Night in Vienna

Trip Start Dec 16, 2007
Trip End Jan 11, 2008

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Flag of Austria  ,
Sunday, December 23, 2007

We started off from Ivan's at 3:45 am for the Chop train and got there in plenty of time....about 5:15 am. The train station is almost completely dark. Ivan says that there are so few crossing by train at this point that it will be a while before the station has a more welcoming look. It is a grim old Soviet building. Some remodeling had started on it, but it's obvious that it became a lesser priority in the midst of the remodeling.

In Ukraine you have to go through customs on the way OUT of the country, too. As usual we are asked about guns, icons and drugs. The ride is 17 minutes on a creaky train track that takes you slowly across the Tissa River into Hungary. Finally, LIGHT! The Zahoney train station. We have crossed into the new Europe. Hungary became part of the Schengen border and now from here you can travel all throughout Europe without stopping at any border.
Will our train experience to Budapest be without incident? We were hoping so. But, it was not so.

First, the Inter City train we should have taken 15 minutes after arriving left. For some unknown reason it was not on the schedule board. Oh well, we have lots of time. Now, we take an older train to a Nyieregyhaza which is one hour away. We're certain we can catch an Inter City to Budapest. It was a cold morning. We come to Nyieregyhaza and transfer to the Inter City. So far so good.

Then an efficious conductor comes buy saying platzkart, teeket, and other words. We show him our ticket. Not good enough. He demands that we each pay about seven dollars more. Dan won't stand for this and stands up to him. All the conductor can say is "teeket" and shows us the amount. Dan says that we paid the fare in Budapest for a round trip ticket. The conductor finds someone who can translate. On and on the conversation goes. We didn't see why we had to pay more since we bought a round trip ticket. The conductor threatens to turn us over to the police at the next station. All this is not worth the few dollars so Dan kindly pays for the rest of the "teeket."

Time flew quickly as the Harper's and us talked about what can be done by them with the Vinogradov kids and when. We discussed various options that might in our schedules. We really appreciate their willingness. I know that they both will be treated very well by our Ukrainian friends. Before we knew it we pulled into the Budapest Keleti train station and quickly bought tickets for our continuing train to Vienna, Austria. We parted here with Dan and Cindy. It was really sad to see them go. They were so enjoyable to be with. They would go on to the airport from here.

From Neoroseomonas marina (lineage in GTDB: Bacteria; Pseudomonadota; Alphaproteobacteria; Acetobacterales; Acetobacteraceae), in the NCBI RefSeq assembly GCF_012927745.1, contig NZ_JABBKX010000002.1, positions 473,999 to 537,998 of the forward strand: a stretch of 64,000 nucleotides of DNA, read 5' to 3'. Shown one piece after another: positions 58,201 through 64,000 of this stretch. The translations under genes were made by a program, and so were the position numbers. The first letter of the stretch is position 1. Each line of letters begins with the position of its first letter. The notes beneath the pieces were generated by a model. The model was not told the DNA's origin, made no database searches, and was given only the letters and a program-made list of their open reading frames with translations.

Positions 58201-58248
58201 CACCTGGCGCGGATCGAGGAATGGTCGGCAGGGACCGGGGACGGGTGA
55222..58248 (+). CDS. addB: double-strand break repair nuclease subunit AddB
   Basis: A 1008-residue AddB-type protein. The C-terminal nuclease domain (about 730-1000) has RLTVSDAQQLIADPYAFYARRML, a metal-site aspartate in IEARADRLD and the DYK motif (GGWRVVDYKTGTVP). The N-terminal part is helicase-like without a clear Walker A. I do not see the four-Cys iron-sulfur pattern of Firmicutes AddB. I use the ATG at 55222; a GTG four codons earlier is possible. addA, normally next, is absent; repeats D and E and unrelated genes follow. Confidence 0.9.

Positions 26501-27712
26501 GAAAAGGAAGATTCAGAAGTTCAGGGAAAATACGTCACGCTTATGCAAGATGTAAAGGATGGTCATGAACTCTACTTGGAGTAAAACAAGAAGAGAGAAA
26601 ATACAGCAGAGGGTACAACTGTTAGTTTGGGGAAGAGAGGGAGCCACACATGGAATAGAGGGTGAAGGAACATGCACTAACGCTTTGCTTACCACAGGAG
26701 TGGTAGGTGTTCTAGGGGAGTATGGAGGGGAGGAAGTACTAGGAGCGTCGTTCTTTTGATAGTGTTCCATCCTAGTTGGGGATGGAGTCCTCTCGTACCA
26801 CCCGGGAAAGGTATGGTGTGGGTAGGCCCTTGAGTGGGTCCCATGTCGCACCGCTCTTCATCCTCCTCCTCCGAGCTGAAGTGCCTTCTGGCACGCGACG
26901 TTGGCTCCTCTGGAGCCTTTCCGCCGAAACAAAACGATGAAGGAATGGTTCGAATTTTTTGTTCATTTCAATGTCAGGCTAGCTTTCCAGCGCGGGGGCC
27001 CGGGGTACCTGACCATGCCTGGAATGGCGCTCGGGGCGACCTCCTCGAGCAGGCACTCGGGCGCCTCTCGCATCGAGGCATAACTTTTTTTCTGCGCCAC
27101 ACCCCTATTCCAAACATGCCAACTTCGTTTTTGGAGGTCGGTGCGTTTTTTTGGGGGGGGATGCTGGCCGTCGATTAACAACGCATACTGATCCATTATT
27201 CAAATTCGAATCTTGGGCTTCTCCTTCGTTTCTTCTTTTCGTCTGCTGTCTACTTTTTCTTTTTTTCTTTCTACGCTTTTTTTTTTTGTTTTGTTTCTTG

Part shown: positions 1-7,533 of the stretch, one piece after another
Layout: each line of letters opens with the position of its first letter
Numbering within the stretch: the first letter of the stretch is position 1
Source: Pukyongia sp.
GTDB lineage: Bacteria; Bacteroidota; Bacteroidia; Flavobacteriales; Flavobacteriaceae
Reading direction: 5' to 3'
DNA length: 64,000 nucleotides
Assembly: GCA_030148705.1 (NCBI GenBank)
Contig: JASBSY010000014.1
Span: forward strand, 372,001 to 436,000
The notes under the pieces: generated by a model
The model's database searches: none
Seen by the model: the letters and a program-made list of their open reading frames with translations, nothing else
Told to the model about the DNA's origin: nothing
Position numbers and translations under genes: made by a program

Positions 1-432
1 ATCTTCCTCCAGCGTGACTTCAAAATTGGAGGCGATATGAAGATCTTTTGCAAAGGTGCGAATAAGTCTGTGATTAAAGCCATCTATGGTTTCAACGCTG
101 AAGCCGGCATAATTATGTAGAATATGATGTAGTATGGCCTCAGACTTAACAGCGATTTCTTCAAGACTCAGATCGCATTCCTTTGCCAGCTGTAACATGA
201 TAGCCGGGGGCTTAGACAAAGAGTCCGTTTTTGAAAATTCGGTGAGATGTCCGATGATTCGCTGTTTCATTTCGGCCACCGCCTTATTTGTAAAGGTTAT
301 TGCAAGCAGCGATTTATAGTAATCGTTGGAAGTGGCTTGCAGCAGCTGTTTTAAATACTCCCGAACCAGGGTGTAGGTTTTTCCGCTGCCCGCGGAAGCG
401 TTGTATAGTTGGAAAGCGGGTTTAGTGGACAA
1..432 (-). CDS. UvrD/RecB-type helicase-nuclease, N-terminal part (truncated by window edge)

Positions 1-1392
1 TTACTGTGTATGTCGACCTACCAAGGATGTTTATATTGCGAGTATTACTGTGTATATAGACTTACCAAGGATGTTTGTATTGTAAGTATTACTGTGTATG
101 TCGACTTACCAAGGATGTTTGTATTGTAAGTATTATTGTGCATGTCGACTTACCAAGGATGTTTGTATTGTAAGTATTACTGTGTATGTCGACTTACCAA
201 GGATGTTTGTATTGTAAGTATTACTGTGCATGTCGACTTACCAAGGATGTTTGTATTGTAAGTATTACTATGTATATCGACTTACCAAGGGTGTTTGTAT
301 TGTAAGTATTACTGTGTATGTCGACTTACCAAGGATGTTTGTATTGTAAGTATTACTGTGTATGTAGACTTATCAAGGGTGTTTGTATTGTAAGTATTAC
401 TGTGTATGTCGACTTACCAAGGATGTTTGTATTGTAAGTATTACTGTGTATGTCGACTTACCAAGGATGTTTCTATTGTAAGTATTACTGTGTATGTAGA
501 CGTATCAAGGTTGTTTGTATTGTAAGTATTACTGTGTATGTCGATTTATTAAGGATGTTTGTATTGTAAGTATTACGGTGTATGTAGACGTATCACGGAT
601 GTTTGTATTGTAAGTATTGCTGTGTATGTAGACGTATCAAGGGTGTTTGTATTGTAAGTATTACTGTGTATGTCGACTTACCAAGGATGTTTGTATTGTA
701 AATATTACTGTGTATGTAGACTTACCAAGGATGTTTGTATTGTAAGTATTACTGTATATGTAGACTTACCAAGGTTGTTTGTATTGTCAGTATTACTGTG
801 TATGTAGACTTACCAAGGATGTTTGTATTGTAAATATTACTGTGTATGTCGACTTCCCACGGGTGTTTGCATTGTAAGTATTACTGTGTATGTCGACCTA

Bev and I trained uneventfully to Vienna. The world is getting more and more modern looking. We walked out of the train station and found a modest hotel across the street from the train station. Our next departure is by plane from Vienna airport to Riga, Latvia.

I had not been Vienna since 2000 when I had to overnight from Estonia back to the USA. I took some pictures then that I have on my Web site at

I wanted to take Bev to a restaurant that only serves Wiener Schnitzel and is world-renowned. I got lost soon and walked into a hotel for more directions. Inside started a mini-adventure.

A guest with an alpine hat overheard me asking for the restaurant and offered to drive us there. He spoke good English and was quite bombastic. His wife many years younger and about 10 year old daughter were standing by. Looked OK enough and he wanted to help two Americans in need. We were squashed in the car with my knees in the back seat almost up to my jaws. He goes on telling us that he is from Israel and now lives in Vienna. His wife is from Hamburg, Germany. He asks all kinds of questions about why we are there and who we are. I tell him I'm a minister and that I keep the Sabbath like Jews do....trying to find some commonality.

Anyway, he drives round and round and says that he has to stop at some Iraqi friends to drop off a document. I knew that we were driving much more than to the Figlmüller restaurant. He went into a building for about ten minutes while we waited outside. He seemed oblivious to us.

Then he came out and the car wouldn't start! So, he went into the building to get his two Iraqi friends and the three of us pushed the car out of the parking place and down the street until he could pop the clutch and the car would start.

Anyway, I asked him to please just get us somewhere close and he did after another 20 minutes.

The restaurant was full so Bev and I walked around a bit and found a nice little place in a cellar that was very charming and we had a quiet meal together. We took the metro back to the train station. Our day started in Khust ended in Vienna. I'm hoping that Air Baltic tomorrow won't charge me a lot extra for the nearly 50 pounds of Russian literature that I am taking on board tomorrow to leave at Johnnie's apartment in Estonia.
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rogersma on

Okay well that was a bit scary.
What were you and Bev thinking getting into a car with strangers? I don't think I could be that trusting and I thank God for watching over you two. Please be careful.


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